Mr. Lafe McLaughlin has let the contract for the erection of a two story stone building 24 x 70 with basement, the same to be located on the lots between the Bakery and Kimel & Moore's grocery on West Summit St. Work upon the same commenced yesterday and it will be pushed to completion at the earliest date practicable. [Kimmel?]

Arkansas City Traveler, March 15, 1882.

TOBACCO. Our remarks on the raising of tobacco in Cowley County a few weeks since, had the desired effect of causing several parties to procure the seed, and a number of acres will be planted. In a few weeks Wm. Buckman and J. L. Wright will have the plants ready for transplanting, and T. H. McLaughlin has the seed for sale. Sheep men assure us they will be glad to buy every pound that is raised and pay a good price for it, and those who plant it should begin to inquire about and engage the crop before it matures, if they are successful. There is too much money sent from Cowley County that might be expended at home. Now if the farmers will follow up the plan of supplying what has to be sent abroad for they must profit by it. Cure your own pork, and have hams and sidemeat to sell.

Arkansas City Traveler, March 15, 1882.

The Indian Territory.

Hic-a-ub-by, the Governor of the Chicasaw Nation, died recently. He was a full blood, and was elected to succeed Gov. R. F. Overton, who resigned last summer. By his death the duties of Governor fall on Jonas Wolf, President of the Senate, until next summer, when the regular election takes place.

Arkansas City Traveler, March 15, 1882.

Major Drumm is proposing to enclose an immense pasture for a cattle range, in the Indian Territory, provided he can get a permit from the Cherokee authorities. The fence will be built out of cedar posts and barbed wire; will be between fifty and sixty miles in length; will require seventy tons of wire, and will enclose about 24,000 acres.

Arkansas City Traveler, March 15, 1882.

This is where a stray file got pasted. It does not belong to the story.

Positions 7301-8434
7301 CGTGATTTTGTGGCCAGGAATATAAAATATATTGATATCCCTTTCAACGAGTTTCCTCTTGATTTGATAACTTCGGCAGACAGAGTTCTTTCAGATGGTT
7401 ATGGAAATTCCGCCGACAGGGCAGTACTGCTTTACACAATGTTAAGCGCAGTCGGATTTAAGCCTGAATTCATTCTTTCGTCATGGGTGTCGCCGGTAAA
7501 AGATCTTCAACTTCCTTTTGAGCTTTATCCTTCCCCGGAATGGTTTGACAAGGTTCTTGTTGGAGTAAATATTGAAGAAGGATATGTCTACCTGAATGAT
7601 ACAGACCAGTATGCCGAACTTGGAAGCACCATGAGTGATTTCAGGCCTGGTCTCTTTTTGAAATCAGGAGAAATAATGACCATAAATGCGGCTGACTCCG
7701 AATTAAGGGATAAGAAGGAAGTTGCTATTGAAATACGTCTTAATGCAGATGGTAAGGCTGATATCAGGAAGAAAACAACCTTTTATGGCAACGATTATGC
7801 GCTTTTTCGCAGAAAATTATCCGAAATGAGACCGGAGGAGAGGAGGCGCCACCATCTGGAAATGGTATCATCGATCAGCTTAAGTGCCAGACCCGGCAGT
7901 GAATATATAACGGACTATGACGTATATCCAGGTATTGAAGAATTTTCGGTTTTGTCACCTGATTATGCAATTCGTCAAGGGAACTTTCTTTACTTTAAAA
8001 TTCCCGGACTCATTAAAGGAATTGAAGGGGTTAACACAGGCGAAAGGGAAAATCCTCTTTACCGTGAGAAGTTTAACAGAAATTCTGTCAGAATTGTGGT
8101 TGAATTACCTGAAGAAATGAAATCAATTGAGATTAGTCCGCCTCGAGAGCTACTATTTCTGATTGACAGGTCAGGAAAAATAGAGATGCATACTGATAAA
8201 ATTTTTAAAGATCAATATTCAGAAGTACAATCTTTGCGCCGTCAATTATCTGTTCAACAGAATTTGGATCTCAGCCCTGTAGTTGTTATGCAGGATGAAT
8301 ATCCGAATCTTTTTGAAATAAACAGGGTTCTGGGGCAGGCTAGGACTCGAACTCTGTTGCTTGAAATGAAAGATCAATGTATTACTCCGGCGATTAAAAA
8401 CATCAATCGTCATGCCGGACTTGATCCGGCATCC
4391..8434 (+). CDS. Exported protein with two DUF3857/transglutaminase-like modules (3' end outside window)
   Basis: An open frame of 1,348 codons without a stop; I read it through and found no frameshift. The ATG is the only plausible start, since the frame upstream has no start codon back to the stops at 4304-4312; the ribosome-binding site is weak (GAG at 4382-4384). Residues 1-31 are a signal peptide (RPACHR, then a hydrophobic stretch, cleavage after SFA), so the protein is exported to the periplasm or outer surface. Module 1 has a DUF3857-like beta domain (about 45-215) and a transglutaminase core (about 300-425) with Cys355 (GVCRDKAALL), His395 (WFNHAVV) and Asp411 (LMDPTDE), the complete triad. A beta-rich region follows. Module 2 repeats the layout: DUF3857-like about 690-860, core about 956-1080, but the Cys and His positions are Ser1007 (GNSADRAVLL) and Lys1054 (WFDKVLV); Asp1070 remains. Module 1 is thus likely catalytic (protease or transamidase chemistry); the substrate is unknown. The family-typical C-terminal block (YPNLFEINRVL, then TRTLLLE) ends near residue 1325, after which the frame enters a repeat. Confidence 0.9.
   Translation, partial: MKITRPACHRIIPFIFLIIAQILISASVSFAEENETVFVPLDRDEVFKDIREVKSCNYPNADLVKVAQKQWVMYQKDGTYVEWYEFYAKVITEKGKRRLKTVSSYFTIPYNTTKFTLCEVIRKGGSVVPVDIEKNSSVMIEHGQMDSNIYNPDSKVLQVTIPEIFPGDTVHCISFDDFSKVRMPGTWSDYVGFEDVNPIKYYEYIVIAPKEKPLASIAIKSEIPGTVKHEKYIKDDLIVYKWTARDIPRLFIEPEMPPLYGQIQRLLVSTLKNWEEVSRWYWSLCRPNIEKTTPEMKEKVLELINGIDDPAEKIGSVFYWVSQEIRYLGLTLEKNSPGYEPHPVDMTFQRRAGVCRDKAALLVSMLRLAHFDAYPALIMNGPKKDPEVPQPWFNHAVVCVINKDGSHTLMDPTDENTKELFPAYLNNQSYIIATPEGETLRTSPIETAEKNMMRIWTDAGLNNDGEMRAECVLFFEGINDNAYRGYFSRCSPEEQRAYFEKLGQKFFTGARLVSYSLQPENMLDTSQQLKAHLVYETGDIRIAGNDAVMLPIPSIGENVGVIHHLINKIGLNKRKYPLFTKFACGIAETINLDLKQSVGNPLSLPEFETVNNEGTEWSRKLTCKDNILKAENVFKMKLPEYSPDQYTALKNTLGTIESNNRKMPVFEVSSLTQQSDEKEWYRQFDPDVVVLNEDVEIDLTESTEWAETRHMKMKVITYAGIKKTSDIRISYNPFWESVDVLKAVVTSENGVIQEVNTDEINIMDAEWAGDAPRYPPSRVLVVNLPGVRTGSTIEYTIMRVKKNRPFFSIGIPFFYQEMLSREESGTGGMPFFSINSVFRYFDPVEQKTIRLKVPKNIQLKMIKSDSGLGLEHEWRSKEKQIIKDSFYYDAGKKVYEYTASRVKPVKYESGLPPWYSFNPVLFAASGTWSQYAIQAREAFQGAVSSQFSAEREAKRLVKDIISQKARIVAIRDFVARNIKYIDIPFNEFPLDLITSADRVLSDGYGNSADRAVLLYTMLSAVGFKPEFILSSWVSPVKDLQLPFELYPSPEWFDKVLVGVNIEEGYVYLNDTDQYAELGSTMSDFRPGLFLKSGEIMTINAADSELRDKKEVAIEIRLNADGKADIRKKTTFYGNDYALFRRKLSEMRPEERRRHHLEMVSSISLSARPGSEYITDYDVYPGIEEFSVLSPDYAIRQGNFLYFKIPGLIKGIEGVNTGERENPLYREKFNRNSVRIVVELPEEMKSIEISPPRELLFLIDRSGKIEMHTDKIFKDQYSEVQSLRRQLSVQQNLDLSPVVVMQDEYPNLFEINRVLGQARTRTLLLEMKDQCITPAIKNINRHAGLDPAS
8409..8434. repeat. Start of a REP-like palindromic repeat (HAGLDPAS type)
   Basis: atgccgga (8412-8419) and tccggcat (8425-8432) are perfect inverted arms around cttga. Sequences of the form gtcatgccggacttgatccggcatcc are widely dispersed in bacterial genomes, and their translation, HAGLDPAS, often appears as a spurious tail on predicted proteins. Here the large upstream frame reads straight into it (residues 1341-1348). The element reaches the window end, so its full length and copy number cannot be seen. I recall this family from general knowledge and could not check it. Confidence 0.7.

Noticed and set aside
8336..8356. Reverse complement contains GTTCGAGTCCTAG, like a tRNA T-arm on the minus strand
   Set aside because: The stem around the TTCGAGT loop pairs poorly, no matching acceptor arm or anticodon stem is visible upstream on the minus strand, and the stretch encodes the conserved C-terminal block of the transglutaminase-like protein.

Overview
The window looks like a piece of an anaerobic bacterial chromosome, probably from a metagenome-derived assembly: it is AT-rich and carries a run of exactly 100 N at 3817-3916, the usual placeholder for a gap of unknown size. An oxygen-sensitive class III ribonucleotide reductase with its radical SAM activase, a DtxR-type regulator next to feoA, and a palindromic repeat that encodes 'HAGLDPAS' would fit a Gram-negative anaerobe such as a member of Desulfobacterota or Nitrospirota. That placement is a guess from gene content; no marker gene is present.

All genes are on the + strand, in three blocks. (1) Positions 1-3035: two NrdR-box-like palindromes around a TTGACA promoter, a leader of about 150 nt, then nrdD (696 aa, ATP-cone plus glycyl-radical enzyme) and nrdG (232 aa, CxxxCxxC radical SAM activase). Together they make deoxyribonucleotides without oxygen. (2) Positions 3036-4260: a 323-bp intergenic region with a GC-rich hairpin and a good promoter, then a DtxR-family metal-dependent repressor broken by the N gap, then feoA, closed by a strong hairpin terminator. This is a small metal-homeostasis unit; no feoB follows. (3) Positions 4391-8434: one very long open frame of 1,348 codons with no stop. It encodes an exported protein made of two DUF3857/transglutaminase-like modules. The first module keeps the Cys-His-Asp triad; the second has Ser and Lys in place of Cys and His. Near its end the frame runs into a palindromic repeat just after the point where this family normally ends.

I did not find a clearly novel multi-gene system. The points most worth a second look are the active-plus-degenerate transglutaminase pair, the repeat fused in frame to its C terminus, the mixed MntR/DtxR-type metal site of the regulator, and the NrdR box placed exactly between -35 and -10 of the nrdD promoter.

The walnut log sale came off in Cooweescoowee, as advertised. Quite a lot of bidders were on handmen from Chicago, and elsewhere. J. H. Bartles and Wash Morgan, citizens, bought mostly all the logs that were sold. The logs sold for from $5.75 to $17.30 per 1,000 feet. The whole of the sale amounted to about $4,000, which goes to the Nation.

Arkansas City Traveler, March 15, 1882.

Wm. Fields, of the U. S. Indian Police, killed Jim Simpson, and captured Daniel Lucky, the murderers of young Cobb, some time ago near Gibson Station. Fields had to kill Simpson in self defense, as Simpson shot at him. He arrested them in the Creek Nation at a mill. There was a reward of $200 apiece offered for these murderers, and Fields drew his money one day last week. There are one or two more of the murderers still at large.

SKIPPED THE BASIS OF ASSESSMENT FOR 1882...BELIEVE I ALREADY DID THIS FROM WINFIELD COURIER. INTERESTING TO NOTE THAT REAL ESTATE WENT FROM $1.25 TO $10.00 PER ACRE.

[SOME BUSINESS LOCALS.]

Arkansas City Traveler, March 15, 1882.

Skipped three ads by P. H. Albright & Co., playing up a drop in rates on real estate loansone percent per annum lower than ever before!

Arkansas City Traveler, March 15, 1882.

TO WHOM IT MAY CONCERN

It having been rumored that the stores of Peter Pearson and Wolfe & Harnly are one business, and owned by Mr. Pearson, this is to certify that such is not the case, and that we, and we only, are the sole owners of the Furniture Store south of C. R. Sipe's.

W. P. Wolfe and A. H. Harnly

Arkansas City, March 14th, 1882.

Arkansas City Traveler, March 15, 1882.

Wanted a Horse, not over 7 years old, to drive single by C. R. Sipes.

Arkansas City Traveler, March 15, 1882.

BONDS WANTED.

The undersigned desires to invest $1,200 in School Bonds. Will pay the highest market price. Bonds and interest will be payable at Winfield, Kansas. Write, or inquire personally, of G. L. Rinker, Executor of estate of Judge Bailey, deceased, or Jennings & Troup, Attorneys, Winfield, Kansas.

Arkansas City Traveler, March 15, 1882.

STRAYED

One sorrel horse, seven years old, about 15 hands high, very thin in flesh and hind legs stocked. A reward will be given for the return of the same. Archie Dunn.

Ark. City, Mar. 9th, 1882.

Arkansas City Traveler, March 15, 1882.

Tobacco Sheep Dip at T. H. McLaughlin's.

[PERSONALS.]

Arkansas City Traveler, March 22, 1882.

Caldwell gets ice from Nebraska.

Arkansas City Traveler, March 22, 1882.

Rev. McClung is still at Caldwell.

Arkansas City Traveler, March 22, 1882.

The Y. M. C. A. have an organ in their Rooms.

Arkansas City Traveler, March 22, 1882.

The Walnut River is fordable again at Harmon's ford.

Arkansas City Traveler, March 22, 1882.

J. H. Sherburne, Ponca Indian trader, made a visit to Emporia last week.

Arkansas City Traveler, March 22, 1882.

Corn brought in by the farmers finds ready sale, to sheep and cattle men, at 67 cents.

Arkansas City Traveler, March 22, 1882.